Patellofemoral Pain Syndrome
by Cynthia M. Johnson, MA
Patellofemoral pain syndrome is painful rubbing of the kneecap against the thigh bone. This pain occurs during exercise or movement. It is most common during impact actions such as running.
Swelling in the tissue around the kneecap causes the pain. It is often the result of overuse and improper use of the legs.
The following factors increase your chance of developing patellofemoral pain syndrome:
The first symptom is pain around or under the kneecap. The pain may first appear during high-impact activities. Over time, the pain may appear with squatting, kneeling, or long periods of sitting. Pain is often increased by going down stairs or down hills.
Other symptoms may include:
Your doctor will ask you about your symptoms and health history. You will also have a physical exam. The diagnosis is often made based on the exam and your symptoms.
The doctor may also suggest images of your knee. These tests may help to rule out other problems. Your doctor may refer you to a specialist.
The first step is to rest the knee. Look for low impact exercise options. For example, choose swimming instead of running. Your doctor may suggest that you apply ice to the kneecap after activity.
Long-term treatment may include one or more of the following:
A physical therapist will look for issues that may cause the pain. The findings will help to create a treatment plan. Part of the plan may include an exercise program. Increasing the strength of the muscles around the knee can help.
Over-the-counter medicine can help to manage pain.
Knee braces or knee sleeves may help some people. They may help to hold the kneecap in place during activity. Some are designed to stop the patella from going too far to the side. You may need to try a couple to see which works best for you.
Special shoe inserts, called orthotics, may also be helpful. They work best if there are foot problems such as flat feet or excessive turning in during walking.
The goal of surgery is to better align the kneecap. It may be an option if other treatments did not help.
It may not be possible to prevent this condition. However, the following may decrease your risk:
Family Doctor—American Academy of Family Physicians
OrthoInfo—American Academy of Orthopaedic Surgeons
Canadian Orthopaedic Association
Clijsen R, Fuchs J, Taeymans J. Effectiveness of exercise therapy in treatments of patients with patellofemoral pain syndrome: a systematic review and meta-analysis. Phys Ther 2014;94(12):1-11.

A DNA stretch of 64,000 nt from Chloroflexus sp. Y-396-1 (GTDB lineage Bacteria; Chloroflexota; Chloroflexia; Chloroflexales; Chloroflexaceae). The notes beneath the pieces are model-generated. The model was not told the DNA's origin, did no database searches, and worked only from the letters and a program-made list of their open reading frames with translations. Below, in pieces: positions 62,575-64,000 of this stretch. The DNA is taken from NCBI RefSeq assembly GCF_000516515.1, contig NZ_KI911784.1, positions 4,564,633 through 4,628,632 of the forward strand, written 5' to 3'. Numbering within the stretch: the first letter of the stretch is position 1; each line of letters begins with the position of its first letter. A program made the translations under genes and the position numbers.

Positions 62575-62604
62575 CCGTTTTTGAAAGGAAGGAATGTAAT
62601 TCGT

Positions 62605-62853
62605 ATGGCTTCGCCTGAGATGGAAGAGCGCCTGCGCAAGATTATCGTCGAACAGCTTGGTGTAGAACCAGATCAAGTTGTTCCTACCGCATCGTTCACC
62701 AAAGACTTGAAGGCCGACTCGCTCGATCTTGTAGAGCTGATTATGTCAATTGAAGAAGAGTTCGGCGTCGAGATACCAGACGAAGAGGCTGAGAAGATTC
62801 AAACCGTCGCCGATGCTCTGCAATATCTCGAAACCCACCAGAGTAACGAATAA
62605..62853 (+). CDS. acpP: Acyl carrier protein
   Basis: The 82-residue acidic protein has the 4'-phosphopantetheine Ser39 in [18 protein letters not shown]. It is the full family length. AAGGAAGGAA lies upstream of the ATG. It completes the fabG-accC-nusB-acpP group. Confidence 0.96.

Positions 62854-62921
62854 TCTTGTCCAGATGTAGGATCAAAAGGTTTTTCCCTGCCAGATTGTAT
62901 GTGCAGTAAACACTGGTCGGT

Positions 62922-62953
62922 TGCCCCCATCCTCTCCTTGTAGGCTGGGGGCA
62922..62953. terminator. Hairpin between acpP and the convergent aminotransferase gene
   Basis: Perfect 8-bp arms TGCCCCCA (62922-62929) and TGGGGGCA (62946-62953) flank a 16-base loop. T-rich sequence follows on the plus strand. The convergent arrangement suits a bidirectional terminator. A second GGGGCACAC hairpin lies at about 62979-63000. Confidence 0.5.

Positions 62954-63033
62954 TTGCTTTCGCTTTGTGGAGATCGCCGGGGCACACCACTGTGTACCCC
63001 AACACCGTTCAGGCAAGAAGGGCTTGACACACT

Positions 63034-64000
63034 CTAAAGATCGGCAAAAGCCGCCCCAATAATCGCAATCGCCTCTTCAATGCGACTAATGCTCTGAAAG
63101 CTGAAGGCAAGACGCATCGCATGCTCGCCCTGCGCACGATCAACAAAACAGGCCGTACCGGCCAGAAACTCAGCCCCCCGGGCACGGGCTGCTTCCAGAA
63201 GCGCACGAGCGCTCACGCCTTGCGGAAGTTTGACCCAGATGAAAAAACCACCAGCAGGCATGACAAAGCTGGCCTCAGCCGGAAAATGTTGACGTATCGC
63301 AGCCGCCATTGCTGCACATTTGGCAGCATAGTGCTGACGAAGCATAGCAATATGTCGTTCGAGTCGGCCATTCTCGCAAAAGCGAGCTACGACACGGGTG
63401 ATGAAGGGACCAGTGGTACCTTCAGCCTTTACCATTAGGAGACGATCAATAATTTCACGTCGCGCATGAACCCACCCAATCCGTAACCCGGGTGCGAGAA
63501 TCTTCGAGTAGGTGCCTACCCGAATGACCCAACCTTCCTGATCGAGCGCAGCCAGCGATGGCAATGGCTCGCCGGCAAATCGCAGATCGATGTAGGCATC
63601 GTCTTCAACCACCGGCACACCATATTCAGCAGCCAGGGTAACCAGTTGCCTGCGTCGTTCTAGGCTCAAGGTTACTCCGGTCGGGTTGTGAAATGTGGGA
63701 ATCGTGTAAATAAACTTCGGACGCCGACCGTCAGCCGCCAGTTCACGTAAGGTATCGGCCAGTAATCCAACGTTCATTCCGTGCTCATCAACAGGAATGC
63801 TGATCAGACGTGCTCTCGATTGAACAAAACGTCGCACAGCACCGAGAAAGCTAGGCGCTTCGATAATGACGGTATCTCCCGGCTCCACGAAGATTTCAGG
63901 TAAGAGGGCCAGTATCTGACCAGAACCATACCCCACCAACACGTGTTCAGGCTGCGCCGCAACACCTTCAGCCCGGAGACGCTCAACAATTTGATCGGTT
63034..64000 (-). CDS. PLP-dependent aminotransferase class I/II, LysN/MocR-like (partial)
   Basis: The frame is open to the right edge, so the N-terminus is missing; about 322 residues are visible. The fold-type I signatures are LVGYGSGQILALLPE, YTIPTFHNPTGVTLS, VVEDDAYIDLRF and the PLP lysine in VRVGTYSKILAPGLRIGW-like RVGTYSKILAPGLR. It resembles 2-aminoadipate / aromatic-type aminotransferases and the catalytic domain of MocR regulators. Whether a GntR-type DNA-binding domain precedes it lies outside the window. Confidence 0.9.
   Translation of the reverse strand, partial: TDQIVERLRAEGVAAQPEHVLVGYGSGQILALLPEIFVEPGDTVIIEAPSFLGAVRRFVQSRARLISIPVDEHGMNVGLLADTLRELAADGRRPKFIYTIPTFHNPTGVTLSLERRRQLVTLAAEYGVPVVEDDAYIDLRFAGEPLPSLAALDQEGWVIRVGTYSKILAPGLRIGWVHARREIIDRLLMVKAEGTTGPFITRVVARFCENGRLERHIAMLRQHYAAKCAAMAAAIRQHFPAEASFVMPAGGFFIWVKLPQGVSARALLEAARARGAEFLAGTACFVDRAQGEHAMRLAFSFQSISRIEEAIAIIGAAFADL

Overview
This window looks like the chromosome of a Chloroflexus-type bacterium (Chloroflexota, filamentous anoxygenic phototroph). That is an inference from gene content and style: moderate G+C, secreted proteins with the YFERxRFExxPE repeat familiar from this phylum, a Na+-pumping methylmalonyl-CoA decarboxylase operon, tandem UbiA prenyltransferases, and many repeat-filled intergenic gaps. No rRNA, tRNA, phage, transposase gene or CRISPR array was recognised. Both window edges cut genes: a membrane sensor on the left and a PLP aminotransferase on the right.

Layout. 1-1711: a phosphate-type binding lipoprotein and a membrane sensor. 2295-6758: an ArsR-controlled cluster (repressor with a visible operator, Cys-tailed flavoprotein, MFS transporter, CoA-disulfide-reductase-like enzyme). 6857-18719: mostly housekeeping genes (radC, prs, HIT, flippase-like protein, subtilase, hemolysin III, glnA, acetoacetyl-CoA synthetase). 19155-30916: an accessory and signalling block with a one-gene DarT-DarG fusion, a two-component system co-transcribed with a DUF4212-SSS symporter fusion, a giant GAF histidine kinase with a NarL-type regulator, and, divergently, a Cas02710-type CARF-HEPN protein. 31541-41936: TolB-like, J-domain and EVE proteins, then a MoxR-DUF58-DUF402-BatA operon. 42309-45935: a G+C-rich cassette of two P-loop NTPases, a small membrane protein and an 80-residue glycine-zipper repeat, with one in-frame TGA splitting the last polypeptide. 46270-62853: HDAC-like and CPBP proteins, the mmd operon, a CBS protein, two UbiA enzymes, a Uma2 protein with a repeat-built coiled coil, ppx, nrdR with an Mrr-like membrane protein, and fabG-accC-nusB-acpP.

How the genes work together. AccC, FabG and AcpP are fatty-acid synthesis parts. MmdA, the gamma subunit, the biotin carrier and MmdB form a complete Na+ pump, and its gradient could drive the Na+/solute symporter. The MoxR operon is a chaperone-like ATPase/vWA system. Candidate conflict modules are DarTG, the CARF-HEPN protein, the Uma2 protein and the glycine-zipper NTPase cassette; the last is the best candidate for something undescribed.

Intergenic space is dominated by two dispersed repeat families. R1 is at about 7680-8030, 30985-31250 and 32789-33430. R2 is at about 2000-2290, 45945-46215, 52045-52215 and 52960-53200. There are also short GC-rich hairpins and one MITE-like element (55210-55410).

Juhn MS. Patellofemoral pain syndrome: a review and guidelines for treatment. Am Fam Physician. 1999; (60)7: 2012-2022.
Kooiker L, Van De Port IGL, Weir A, Moen MH. Effects of physical-therapist guided quadriceps strengthening exercises for the treatment of patellofemoral pain syndrome: a systematic review. J Ortho Sports Phys Ther 2014;44(6):391-B1.
Labella C. Patellofemoral pain syndrome: evaluation and treatment. Prim Care Clin Office Pract. 2004; 31: 977-1003.
Patellofemoral pain syndrome. Am Fam Physician. 1999 Nov 1;60(7):2019-2022. Available at:
...(Click grey area to select URL)
Accessed March 27, 2018.
Patellofemoral pain syndrome. EBSCO DynaMed Plus website. Available at: http://www.dynamed... . Updated February 28, 2017. Accessed March 27, 2018
Smith TO, Drew BT, Meek TH, Clark AB. Knee orthoses for treating patellofemoral pain syndrome. Cochrane Database of Syst Rev 2015;(12):CD010513.
1/24/2011 DynaMed Plus Systematic Literature Surveillance http://www.dynamed... : Fukuda TY, Rossetto FM, Magalhães E, Bryk FF, Lucareli PR, de Almeida Aparecida Carvalho N. Short-term effects of hip abductors and lateral rotators strengthening in females with patellofemoral pain syndrome: a randomized controlled clinical trial. J Orthop Sports Phys Ther. 2010;40(11):736-742.
Last reviewed March 2018 by EBSCO Medical Review Board Teresa Briedwell, PT, DPT
Last Updated: 4/4/2018
EBSCO Information Services is fully accredited by URAC. URAC is an independent, nonprofit health care accrediting organization dedicated to promoting health care quality through accreditation, certification and commendation.
This content is reviewed regularly and is updated when new and relevant evidence is made available. This information is neither intended nor implied to be a substitute for professional medical advice. Always seek the advice of your physician or other qualified health provider prior to starting any new treatment or with questions regarding a medical condition.
To send comments or feedback to our Editorial Team regarding the content please email us at firstname.lastname@example.org. Our Health Library Support team will respond to your email request within 2 business days.